Are you nervous about incorporating sensory bins for toddlers into play? Check out these great ideas to keep your toddlers entertained and contain the mess.
Sensory bins and toddlers – sounds like a giant mess, doesn’t it? Well it doesn’t have to be and I’m going to show you how to get started.
Sensory bins can sound very overwhelming and messy – oh, so freaking messy. I think it’s one of the reasons parents try to avoid them and as a twin parent, I understand it’s a valid concern.
I think another big misconception is that you need a million different things to create sensory bins for toddlers. This is so not true! You can keep a bucket or 2 of stuff on hand for quick sensory bins for toddlers.
Let’s walk through sensory bins and their process – you’ll learn that you can control the chaos and mess by what you offer them!
Are you concerned about your toddlers sensory processing? Read one twin moms story here about her twins’ sensory processing disorder.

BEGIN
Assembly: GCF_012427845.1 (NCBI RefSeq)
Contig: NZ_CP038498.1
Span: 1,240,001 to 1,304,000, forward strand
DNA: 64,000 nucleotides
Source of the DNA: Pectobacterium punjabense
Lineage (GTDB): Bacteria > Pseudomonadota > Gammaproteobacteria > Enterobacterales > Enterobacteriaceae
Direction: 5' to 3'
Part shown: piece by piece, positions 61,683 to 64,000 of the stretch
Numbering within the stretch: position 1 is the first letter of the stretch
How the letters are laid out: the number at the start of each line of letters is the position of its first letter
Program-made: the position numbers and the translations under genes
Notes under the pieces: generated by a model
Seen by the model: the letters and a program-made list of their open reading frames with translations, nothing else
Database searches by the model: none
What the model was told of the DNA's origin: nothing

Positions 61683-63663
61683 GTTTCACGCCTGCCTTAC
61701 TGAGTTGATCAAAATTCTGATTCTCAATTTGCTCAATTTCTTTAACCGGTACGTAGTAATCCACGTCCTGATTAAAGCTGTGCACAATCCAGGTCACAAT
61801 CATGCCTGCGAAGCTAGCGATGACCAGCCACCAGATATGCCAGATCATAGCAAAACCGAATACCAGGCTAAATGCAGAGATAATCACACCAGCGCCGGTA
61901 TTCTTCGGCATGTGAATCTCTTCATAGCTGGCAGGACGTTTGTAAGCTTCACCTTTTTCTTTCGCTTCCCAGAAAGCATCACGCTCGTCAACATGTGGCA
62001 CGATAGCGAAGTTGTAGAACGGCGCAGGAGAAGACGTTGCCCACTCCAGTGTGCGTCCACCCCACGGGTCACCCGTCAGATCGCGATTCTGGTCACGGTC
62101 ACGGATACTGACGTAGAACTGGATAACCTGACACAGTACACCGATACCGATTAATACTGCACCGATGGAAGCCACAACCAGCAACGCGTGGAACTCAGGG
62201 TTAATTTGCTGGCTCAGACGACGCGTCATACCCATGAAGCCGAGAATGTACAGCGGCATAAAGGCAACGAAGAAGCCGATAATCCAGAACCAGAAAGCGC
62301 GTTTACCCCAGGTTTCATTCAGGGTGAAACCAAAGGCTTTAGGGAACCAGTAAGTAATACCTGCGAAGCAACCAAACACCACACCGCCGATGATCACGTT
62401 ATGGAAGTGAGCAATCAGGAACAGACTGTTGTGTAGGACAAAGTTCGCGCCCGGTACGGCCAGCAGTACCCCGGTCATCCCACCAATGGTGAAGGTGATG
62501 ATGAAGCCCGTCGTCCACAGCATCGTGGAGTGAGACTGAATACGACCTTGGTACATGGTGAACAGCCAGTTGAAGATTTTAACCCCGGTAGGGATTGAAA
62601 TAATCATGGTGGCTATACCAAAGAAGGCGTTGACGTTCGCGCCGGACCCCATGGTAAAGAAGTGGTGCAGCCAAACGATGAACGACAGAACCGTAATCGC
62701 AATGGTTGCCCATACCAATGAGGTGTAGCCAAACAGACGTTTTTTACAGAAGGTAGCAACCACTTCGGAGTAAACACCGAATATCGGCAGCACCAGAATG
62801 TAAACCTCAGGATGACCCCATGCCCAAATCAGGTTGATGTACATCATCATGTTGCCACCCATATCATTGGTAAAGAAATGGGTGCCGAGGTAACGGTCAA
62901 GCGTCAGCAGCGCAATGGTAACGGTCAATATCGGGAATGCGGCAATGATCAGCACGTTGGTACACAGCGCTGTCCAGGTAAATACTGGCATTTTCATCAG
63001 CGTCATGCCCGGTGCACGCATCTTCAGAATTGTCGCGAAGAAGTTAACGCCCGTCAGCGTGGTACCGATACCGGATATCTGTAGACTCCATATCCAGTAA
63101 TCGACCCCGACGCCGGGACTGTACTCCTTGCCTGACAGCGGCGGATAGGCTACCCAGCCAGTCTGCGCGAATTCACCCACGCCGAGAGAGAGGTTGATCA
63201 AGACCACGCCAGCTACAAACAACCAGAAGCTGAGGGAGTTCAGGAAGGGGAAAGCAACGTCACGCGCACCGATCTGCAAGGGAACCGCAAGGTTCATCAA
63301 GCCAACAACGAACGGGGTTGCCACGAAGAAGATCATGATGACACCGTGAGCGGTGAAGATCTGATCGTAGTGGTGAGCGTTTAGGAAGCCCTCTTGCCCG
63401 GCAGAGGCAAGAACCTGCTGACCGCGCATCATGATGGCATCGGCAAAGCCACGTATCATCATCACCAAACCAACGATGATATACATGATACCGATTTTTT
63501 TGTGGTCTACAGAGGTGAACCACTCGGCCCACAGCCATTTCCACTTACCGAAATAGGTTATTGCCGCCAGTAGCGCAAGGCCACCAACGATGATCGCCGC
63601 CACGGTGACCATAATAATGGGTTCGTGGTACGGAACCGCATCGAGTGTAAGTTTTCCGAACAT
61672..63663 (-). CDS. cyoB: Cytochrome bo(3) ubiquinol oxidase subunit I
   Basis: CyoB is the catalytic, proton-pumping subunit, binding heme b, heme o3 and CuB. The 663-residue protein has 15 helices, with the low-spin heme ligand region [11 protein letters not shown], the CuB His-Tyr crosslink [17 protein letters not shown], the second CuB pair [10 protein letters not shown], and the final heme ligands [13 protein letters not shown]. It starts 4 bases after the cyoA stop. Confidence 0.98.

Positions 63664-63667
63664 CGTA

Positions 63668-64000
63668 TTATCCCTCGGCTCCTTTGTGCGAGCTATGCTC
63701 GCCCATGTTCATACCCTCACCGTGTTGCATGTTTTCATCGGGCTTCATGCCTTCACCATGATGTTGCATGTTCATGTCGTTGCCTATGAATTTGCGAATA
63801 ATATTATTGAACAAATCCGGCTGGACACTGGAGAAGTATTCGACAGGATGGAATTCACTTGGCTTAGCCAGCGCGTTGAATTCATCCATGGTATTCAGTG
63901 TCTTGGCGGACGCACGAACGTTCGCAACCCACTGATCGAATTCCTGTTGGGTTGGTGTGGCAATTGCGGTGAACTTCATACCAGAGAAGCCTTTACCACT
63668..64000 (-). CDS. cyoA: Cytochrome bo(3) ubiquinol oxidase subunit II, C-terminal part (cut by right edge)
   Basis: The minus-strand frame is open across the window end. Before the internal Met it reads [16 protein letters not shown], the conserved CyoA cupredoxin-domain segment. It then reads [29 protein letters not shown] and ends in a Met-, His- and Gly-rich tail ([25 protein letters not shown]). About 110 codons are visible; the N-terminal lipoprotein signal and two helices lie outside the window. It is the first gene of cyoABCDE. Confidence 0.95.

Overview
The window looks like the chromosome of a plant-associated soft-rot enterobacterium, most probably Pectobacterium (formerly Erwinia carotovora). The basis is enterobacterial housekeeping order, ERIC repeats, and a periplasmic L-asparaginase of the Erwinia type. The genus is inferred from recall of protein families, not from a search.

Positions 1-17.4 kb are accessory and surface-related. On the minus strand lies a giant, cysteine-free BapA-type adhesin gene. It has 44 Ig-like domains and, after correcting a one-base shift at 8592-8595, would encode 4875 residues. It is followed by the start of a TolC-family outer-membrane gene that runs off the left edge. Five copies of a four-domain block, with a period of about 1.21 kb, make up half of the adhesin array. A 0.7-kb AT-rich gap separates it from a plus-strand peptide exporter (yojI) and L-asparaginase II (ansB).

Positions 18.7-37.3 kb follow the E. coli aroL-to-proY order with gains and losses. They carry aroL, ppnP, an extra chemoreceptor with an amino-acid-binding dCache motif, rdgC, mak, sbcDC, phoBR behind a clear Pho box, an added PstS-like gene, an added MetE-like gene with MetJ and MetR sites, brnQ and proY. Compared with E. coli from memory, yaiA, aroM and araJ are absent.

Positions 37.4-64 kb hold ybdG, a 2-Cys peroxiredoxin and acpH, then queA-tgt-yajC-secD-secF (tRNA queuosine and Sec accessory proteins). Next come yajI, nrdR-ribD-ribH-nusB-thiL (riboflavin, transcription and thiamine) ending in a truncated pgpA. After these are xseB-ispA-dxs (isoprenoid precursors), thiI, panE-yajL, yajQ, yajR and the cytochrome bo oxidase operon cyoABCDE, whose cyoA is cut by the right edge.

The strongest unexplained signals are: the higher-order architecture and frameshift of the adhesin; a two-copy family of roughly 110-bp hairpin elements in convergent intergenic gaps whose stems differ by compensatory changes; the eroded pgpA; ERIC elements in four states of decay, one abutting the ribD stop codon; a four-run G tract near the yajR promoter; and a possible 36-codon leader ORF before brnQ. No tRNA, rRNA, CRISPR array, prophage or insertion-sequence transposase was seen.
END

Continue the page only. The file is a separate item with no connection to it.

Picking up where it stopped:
What are sensory bins for toddlers?
Sensory bins are bins or buckets to keep little hands busy and allow them to explore their senses – mostly touch! You pick a filler (doesn’t have to be messy), a toy/learning component, and a tool. Your toddler can explore the bin safely and you can finish your hot coffee.
Your container can be as small as a shoebox or as large as a 50+ gallon sized tote that they can climb into. We also use the bathtub sometimes! Large totes are great for toddlers who love to be active and moving (so, like, all toddlers).
Need some twin parent friends? Get the support you need with a Twiniversity Membership. Benefits include a monthly twin parent club meeting on Zoom, access to a private Facebook group just for twin parents, and a video library of twin parenting lessons. Visit Twiniversity.com/membership to join today!
Why do toddlers have sensory bins?
Sensory bins for toddlers have many benefits! It allows your toddler to explore his/her senses in a controlled environment. They can strengthen their fine motor skills which help with pre-writing, shoe tying, using utensils, etc.
Sensory bins also can help toddlers expend some of that extra energy. Toddlers have a boatload of energy. Everybody knows that. Giving them an activity that requires concentration that they enjoy will really help release some of that energy! Exploring their senses can tire them out.